Rosh Hashanah is the first of the High Holy Days. Literally meaning the “Head of the Year”, Rosh Hashanah is a time adults embark on a personal path of repentance. The holiday is deeply meaningful and a perfect time for parents to teach their children about Jewish customs and share fun activities. One of the best ways for adults to share the wonder and meaning of Rosh Hashanah is through crafts inspired by the holiday.
Rosh Hashanah marks the beginning of the month of Tishrei, which is the seventh month in the Jewish Calendar. The uniqueness of the Jewish calendar is characteristic of its importance in observing holidays, festivals and Shabbat. Making a Jewish calendar can be a great Rosh Hashanah craft for children.
Your child can make their calendar using a standard month/calendar template with 35 squares. Using a Jewish calendar as a guide, your child can mark the days of each month. Using stickers, markers and colored pencils, your child could add special occasions such as High Holy Days, the phases of the moon, other holidays, and birthdays to their calendar. In creating this useful and colorful Jewish calendar, your child will better understand the days of the week, changes in seasons, and the dates of the coming holidays.
Considered both a day of judgment and the day commemorating the creation, Rosh Hashanah is recognized as a day of rest and a day for sounding of the shofar. This unique instrument serves as a symbol of the Jewish people and their covenant with G-d. For young children, making a shofar is an easy and fun activity.
While most craft and discount stores won’t have a ram’s or sheep’s horn handy, there are many other ways to make this crafty wind instrument. For younger children, opt for the paper tube or coned birthday party hat method. For older children, you may want to try the shofar out of paper mache.
For the small children, simply shape your tube into a cone or just remove rubber and frills from the birthday hat. Once you have a cone shape, decorate! For more advanced children, take a wavy balloon and cover with paper mache. Once the paper mache dries, pop the balloon with a pin and remove it from the center of the paper mache. Add a cone-shaped mouthpiece and your child will have a very cleverly fashioned shofar to show and share.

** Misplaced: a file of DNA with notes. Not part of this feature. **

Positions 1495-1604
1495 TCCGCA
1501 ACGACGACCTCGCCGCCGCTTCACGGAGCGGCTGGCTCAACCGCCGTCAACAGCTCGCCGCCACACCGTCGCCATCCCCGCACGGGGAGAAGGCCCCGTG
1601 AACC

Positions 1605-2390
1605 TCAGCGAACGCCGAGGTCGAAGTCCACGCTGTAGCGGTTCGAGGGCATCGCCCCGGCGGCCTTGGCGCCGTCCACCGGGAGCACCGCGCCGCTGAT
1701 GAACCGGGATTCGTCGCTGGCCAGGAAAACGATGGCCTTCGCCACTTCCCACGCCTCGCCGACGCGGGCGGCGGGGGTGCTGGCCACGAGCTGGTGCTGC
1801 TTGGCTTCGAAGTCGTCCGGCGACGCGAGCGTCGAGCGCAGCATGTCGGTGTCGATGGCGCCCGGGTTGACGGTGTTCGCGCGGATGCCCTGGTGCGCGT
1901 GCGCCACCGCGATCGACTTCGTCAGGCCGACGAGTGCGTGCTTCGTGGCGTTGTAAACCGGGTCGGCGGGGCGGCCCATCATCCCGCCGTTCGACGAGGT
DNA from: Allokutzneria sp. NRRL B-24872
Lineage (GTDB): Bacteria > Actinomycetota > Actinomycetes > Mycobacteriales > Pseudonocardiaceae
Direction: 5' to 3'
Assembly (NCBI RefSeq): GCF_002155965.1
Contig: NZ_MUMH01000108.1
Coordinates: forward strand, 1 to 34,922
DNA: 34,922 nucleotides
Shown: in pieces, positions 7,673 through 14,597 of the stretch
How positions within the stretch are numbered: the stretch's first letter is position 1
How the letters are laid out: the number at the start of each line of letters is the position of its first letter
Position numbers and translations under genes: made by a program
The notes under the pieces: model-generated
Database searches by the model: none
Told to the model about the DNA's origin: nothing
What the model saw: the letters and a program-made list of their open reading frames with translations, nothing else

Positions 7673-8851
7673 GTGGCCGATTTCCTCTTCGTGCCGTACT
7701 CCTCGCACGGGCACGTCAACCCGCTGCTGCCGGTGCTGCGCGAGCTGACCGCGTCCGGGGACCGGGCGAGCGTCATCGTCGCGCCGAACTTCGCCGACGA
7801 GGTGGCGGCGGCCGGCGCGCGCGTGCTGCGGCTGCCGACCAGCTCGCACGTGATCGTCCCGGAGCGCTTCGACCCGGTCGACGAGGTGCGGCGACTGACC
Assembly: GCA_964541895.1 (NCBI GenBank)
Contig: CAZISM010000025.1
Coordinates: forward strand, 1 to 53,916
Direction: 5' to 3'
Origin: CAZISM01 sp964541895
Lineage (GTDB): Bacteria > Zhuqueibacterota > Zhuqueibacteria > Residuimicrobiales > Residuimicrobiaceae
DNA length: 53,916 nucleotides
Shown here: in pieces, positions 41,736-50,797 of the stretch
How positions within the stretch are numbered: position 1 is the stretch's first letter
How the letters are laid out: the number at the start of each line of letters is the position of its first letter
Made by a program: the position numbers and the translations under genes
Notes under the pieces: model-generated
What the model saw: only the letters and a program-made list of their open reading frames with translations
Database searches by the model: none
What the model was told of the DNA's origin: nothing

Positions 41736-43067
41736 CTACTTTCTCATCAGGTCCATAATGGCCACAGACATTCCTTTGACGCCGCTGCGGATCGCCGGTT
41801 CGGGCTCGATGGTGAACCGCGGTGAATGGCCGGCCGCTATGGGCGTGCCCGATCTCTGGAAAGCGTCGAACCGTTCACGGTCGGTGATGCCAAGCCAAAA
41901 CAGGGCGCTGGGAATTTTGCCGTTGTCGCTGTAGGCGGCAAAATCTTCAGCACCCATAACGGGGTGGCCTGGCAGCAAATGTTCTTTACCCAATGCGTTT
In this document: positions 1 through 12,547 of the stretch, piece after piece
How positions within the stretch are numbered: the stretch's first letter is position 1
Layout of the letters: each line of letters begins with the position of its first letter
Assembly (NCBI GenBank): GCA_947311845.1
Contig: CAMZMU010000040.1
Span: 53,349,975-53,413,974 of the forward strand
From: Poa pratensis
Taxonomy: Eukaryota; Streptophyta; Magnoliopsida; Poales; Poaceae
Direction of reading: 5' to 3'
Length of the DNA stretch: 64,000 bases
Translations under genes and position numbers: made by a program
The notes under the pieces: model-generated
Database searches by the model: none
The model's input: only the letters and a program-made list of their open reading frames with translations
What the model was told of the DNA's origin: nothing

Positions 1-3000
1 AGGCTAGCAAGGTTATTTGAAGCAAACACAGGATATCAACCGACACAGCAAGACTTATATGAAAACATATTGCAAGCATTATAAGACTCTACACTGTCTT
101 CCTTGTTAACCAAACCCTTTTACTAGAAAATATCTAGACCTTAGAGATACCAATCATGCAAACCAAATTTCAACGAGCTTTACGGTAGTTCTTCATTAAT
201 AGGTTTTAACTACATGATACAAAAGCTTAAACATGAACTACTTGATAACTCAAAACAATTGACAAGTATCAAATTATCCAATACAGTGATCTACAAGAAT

While Rosh Hashanah goes by many names such as the Day of Remembrance or the Jewish New Year, making greeting cards will help your child spread the word and the spirit of this very special new year. In doing this, all you need are markers, glue, paper, stickers, glitter, scissors and paints.
In making Rosh Hashanah cards, you and your child can decorate your cards by using the symbols and themes for the holiday. Funny, cute or even clever cards adorned with apples, honey, trees, doves, shofars, and Jewish Symbols are great ideas. The interior of the card can include a special greeting or wish for “L’shanah tovah” which is Hebrew for “a good year.”
Tzedakah is the Hebrew word for charity and it is a fundamental Jewish mitzvah. During Rosh Hashanah, tzedakah is even more meaningful. Many Jewish homes have tzedakah boxes, and a wonderful way of teaching children the joy of giving is by having them create their own tzedakah boxes.
Tzedakah boxes come in all shapes and sizes. Some simply look like traditional piggy banks and others ornate boxes. For your child’s crafted box, use a shoe box, coffee can, cardboard sugar dispenser, or any other containers with a lid. Have your child decorate the exterior of the container with traditional Jewish symbols, such as the shofar. Stickers, paper and paints are all good choices. Once their box is decorated, make sure that a hole or slit is cut in the lid. In the case of the sugar dispenser, you can simply expose the opening. With their box complete, give your child, depending on their age, real or toy coins to fill their box.
Rosh Hashanah is nearly here! With these and other craft ideas, you and your child can share the wonderful experience of the holiday and your child can grow in his or her knowledge about the exciting traditions of the Jewish New Year.